Oil spills in the ocean tend to spread out to form a thin layer, even if in an enclosed container the oil seems so viscous it is almost lumpy.

Supergelator advances show promise even though for the time being they are limited to the lab

Supergelator advances show promise even though for the time being they are limited to the lab

This characteristic makes any resulting pollution very hard to pick up. In fact, current techniques tend to come up against physics pretty quickly – they work but they are fairly inefficient. Likewise, burning can only be applied to fresh oil slicks of at least 3mm thick and this process also creates secondary environmental pollution.

Unfortunately other methods tend to rely on dispersing the oil molecules; not only is there evidence that these detergent-like chemicals are themselves toxic to some kinds of marine life (even in relatively low doses), they cause the oil molecules to remain suspended in the water column for extended periods.

There is another way – change the composition to make it easier to handle.

A new idea from the Institute of Bioengineering and Nanotechnology (IBN) does just this; researchers have invented a smart oil-scavenging material – called a supergelator - that could help clean up oil spills without falling into the trap of secondary pollution.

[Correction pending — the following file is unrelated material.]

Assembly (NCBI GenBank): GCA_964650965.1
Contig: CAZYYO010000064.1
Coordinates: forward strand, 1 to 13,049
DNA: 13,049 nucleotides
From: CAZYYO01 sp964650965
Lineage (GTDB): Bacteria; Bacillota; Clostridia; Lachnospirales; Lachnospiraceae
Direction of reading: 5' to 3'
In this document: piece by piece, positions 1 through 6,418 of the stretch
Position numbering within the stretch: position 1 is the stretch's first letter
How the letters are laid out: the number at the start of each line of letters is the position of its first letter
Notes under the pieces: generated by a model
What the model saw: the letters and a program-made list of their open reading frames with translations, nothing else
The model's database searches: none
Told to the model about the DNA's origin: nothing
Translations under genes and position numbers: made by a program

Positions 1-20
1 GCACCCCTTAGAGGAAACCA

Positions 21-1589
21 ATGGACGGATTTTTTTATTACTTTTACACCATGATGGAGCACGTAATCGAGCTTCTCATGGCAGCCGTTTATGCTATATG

These supergelators are derived from highly soluble, small organic molecules which, explains IBN, instantly self-assemble into a 3D network making nanofibres which entangle the oil particles: the resulting clump can then be skimmed off the water’s surface fairly easily.

“The most interesting and useful characteristic of our molecules is their ability to stack themselves on top of each other,” said IBN team leader and principal research scientist Dr Huaqiang Zeng. He explained that the researchers created and tested out different kinds of these nano-sized stacks, finding the best structure to yield the required properties.

IBN’s supergelators have been tested on various types of weathered and unweathered crude oil in seawater, and have been found to be effective in solidifying all of them. The ‘magic’ mix takes only minutes to solidify the oil at room temperature; in fact IBN’s in vitro demonstration works quickly, inside about 15 minutes – albeit this is a glass beaker in lab conditions.

Further, the old issue of ‘a new problem springing from an attempted solution’ has been addressed. The compounds dissolve easily in environmentally friendly solvents; tests results show that the supergelator is not toxic to human cells and is likewise harmless to zebrafish embryos and larvae – passing these hurdles make the supergelators suitable for use in large oil spill areas.

It might take a while to get to market: at present the Institute is looking for industrial partners to help it develop the technology for commercial use.

By Stevie Knight